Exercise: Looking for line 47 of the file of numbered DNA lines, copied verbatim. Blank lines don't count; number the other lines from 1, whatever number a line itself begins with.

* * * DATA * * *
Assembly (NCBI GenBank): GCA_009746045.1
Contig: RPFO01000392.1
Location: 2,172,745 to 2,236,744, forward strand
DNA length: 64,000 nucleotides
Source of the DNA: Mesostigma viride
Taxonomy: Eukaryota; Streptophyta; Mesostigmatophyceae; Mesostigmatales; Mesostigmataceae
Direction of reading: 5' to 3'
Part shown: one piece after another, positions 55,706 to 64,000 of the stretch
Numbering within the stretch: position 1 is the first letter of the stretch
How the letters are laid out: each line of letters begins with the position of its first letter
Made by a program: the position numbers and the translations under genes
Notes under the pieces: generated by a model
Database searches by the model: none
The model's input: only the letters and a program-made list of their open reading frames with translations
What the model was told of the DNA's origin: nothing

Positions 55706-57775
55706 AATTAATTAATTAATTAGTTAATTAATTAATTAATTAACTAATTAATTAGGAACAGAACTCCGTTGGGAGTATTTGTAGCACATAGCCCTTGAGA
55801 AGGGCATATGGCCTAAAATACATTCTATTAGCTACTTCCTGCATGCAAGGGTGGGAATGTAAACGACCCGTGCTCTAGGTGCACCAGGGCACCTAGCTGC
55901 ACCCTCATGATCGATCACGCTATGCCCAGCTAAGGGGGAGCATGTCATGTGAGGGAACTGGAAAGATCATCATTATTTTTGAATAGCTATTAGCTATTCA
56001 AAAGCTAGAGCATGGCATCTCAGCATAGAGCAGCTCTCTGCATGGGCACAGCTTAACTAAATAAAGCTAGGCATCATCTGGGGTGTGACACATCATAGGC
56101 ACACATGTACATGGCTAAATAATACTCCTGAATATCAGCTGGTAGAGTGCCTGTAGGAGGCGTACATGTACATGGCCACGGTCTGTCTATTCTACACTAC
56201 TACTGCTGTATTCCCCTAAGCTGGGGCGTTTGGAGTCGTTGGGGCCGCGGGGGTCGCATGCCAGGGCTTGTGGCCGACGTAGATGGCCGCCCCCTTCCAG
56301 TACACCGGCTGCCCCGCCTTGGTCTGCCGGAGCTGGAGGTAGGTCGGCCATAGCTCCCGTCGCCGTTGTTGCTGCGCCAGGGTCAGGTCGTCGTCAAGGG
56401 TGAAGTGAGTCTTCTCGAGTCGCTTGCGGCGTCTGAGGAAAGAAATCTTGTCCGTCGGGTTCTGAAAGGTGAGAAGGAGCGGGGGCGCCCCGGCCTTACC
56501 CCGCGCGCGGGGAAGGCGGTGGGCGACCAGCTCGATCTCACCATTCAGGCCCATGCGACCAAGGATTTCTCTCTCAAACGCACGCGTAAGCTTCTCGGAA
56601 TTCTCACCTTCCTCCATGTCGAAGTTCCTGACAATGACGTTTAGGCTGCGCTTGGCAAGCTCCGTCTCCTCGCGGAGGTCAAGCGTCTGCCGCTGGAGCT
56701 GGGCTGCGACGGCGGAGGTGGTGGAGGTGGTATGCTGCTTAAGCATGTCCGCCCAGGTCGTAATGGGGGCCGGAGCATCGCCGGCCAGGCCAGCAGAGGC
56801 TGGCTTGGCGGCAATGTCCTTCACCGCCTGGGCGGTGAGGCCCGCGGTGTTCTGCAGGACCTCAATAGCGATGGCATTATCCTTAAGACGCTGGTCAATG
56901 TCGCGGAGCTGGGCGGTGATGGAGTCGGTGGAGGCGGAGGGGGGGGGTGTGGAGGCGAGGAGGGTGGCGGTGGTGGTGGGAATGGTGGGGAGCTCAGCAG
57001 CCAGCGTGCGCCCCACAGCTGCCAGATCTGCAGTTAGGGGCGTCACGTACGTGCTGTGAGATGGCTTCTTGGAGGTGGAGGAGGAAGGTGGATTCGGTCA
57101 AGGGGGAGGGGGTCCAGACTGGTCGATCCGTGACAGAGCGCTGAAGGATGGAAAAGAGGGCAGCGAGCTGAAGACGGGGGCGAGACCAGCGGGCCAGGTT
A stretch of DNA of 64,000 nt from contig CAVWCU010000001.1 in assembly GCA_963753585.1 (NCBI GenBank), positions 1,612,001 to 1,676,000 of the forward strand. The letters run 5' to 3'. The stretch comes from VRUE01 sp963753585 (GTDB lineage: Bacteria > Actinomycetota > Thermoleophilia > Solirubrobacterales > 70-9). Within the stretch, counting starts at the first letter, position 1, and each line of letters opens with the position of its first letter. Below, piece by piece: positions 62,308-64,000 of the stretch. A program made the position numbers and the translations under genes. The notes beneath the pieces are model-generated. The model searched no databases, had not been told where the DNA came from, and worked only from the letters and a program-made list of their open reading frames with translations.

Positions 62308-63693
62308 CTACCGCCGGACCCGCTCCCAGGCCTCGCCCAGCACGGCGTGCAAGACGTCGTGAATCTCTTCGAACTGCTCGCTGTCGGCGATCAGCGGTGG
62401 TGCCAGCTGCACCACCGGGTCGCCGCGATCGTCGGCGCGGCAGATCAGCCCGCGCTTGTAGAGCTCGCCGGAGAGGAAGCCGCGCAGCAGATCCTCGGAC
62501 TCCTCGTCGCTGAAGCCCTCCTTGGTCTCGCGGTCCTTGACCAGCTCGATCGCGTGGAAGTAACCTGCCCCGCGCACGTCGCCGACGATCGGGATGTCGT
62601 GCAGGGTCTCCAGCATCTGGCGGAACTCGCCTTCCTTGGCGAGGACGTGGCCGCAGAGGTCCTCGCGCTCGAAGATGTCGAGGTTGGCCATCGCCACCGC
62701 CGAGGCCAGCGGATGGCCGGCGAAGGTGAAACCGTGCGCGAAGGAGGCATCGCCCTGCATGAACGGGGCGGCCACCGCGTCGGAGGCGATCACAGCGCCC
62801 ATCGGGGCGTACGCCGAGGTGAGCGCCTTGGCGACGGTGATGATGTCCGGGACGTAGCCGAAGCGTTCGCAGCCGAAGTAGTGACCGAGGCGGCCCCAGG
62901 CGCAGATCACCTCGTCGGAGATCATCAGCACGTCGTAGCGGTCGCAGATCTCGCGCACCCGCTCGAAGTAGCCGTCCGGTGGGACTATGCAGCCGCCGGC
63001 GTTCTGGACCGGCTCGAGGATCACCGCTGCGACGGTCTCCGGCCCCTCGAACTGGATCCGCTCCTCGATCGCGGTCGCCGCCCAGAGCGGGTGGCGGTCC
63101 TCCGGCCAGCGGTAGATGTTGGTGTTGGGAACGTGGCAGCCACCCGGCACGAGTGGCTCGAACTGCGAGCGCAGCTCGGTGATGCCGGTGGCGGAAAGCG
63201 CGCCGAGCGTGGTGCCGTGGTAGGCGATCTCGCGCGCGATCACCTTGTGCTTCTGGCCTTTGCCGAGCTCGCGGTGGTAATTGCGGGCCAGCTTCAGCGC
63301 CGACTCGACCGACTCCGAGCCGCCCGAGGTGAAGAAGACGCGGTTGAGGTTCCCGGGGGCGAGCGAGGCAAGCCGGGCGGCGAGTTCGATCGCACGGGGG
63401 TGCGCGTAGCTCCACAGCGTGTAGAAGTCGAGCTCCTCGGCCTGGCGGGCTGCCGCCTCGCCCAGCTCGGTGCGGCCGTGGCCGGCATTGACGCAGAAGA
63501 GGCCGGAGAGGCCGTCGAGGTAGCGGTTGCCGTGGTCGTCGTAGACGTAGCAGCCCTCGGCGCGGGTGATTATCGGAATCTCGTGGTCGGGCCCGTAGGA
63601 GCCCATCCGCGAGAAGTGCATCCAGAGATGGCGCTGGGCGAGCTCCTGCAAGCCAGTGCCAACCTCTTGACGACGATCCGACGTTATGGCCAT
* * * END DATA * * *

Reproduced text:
63601 GCCCATCCGCGAGAAGTGCATCCAGAGATGGCGCTGGGCGAGCTCCTGCAAGCCAGTGCCAACCTCTTGACGACGATCCGACGTTATGGCCAT